FIG. 4 depicts flow diagram representing the operation (routine 400) of the modules 302, 304, and 306 and 308 of the present invention. The process begins at step 402 and proceeds to step 404, where a coarse registration is performed to produce alignment parameters for pairs of neighbor images that are temporal neighbors. At step 406, the topology determination module 302 generates an overlapping neighbor hypotheses for each of the neighbors that it believes are now overlapping in view of the coarse registration. In step 408, routine 400 queries whether any neighbors have not yet been checked to see if they are neighbors. If the query is affirmatively answered, the routine 400 proceeds to step 416 where a coarse and/or fine registration is performed between an image pair that is hypothesized as being neighbors. Depending on the accuracy of the current alignment, either coarse registration or fine registration is performed. At step 418 the routine 400 queries whether the quality of registration is "good". If the quality is sufficient, the routine proceeds to step 420 where the alignment parameters of the images are stored and the topology graph is updated with an additional arc connecting the two newly registered neighbor images. The routine then returns to step 408 to process another pair of images. If the query at step 418 is negatively answered, the routine returns to step 408 to further register the pair of images using steps 408 and 416. If the query at step 408 is negatively answered, the routine proceeds to step 410. In step 410, the routine queries whether the topology has converged sufficiently to insure that all the neighbor images have now been processed and registration parameters have been derived for each pair of overlapping neighbor images. If the query at step 410 is affirmatively answered, the routine stops at step 414. However, if the query at step 410 is negatively answered, the routine proceeds to step 412 and performs the global consistency process of module 308. Once the global consistency is performed the routine returns to step 406 where another hypotheses of overlapping neighbor images is generated by the topology determination module 302 and the routine process to process any newly identified neighbor images.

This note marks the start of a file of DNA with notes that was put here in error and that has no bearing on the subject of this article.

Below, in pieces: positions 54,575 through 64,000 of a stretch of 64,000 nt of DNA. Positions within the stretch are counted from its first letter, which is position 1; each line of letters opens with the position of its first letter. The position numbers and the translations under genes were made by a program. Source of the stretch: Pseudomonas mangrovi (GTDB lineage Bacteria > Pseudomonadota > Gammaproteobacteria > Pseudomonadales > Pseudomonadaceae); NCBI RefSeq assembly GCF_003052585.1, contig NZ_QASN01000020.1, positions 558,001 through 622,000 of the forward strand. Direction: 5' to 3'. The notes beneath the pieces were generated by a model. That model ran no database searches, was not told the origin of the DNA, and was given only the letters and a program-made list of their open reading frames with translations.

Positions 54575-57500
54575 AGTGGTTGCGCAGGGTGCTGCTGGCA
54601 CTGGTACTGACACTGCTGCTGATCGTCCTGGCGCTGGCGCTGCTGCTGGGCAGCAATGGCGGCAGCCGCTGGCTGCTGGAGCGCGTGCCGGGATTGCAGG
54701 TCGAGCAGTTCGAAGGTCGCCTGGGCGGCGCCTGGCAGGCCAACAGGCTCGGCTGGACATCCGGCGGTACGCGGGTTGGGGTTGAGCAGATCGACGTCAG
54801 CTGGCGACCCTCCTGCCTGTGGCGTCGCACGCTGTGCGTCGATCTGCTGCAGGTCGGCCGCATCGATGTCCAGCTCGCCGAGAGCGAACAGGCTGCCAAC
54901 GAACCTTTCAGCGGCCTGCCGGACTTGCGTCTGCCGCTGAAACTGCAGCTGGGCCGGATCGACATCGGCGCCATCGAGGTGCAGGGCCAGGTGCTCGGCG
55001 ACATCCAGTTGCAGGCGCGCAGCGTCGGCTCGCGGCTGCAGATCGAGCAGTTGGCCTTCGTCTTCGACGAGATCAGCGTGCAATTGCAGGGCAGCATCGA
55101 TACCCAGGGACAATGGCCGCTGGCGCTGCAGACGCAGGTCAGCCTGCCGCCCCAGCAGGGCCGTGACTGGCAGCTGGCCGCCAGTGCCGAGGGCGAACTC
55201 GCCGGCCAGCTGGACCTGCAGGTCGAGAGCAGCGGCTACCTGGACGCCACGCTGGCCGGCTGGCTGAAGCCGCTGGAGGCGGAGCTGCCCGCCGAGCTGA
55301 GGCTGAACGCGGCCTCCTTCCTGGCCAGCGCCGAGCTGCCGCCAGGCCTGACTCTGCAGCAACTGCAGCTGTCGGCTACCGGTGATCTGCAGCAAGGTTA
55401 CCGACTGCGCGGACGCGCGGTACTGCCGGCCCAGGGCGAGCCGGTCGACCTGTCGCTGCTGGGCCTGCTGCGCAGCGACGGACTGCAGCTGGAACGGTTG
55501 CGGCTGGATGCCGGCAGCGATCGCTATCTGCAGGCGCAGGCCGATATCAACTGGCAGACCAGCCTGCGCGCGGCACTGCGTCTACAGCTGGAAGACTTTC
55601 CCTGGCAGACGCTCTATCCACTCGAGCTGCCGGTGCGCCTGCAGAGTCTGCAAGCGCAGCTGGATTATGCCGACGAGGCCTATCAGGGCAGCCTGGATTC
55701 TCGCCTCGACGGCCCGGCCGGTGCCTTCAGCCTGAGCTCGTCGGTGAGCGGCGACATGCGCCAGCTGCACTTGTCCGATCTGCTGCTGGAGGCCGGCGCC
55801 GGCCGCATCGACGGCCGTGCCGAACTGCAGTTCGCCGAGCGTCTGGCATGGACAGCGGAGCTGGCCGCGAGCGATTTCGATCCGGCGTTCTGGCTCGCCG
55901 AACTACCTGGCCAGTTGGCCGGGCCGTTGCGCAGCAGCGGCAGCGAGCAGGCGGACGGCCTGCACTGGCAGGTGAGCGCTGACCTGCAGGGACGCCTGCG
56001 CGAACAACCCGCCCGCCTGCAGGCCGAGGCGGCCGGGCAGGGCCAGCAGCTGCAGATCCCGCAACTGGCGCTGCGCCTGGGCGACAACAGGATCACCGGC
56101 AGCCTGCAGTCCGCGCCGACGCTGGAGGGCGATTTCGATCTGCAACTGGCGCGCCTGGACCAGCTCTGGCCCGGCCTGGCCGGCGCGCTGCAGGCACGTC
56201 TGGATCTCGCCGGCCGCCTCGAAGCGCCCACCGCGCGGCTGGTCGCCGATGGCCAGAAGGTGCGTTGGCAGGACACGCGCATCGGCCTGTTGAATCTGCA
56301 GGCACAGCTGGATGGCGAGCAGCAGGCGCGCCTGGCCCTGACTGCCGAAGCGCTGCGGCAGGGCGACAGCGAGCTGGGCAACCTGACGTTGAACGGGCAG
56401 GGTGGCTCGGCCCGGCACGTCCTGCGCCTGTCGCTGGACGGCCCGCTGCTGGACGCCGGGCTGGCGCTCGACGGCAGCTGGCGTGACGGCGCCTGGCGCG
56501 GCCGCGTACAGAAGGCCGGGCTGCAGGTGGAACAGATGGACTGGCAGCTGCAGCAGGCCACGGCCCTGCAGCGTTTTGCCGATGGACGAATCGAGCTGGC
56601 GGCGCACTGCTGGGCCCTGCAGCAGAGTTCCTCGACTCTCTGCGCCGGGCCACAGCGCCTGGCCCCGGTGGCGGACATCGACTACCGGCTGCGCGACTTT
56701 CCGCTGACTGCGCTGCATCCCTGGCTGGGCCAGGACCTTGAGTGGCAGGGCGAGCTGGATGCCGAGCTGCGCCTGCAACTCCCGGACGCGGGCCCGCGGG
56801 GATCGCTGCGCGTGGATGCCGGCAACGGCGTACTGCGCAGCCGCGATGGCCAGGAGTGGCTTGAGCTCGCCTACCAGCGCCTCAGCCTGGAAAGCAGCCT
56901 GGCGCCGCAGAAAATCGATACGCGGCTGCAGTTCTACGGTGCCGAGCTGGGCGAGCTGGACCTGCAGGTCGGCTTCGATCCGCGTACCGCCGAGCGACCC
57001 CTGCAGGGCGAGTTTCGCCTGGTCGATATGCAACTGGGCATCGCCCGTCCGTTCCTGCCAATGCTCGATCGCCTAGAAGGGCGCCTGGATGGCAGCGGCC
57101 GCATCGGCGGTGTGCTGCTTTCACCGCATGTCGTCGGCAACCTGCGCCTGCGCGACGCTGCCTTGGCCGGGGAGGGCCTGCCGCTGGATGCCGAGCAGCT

More specifically, the goal of geometric alignment performed by modules 302, 304, and 306 is to calculate an optimal set of reference-to-image mappings u=Pi (x) where x denotes a point on the reference surface and u is a point on the ith source image. In general, the shape of the reference surface and the source image surfaces can be any two-dimensional manifold represented in three-dimensions, such as planes and spheres. In the case of two-dimensional mosaicing, each Pi will be restricted to a parametric family of mappings, such as perspective projection or affine or three-dimensional rotations.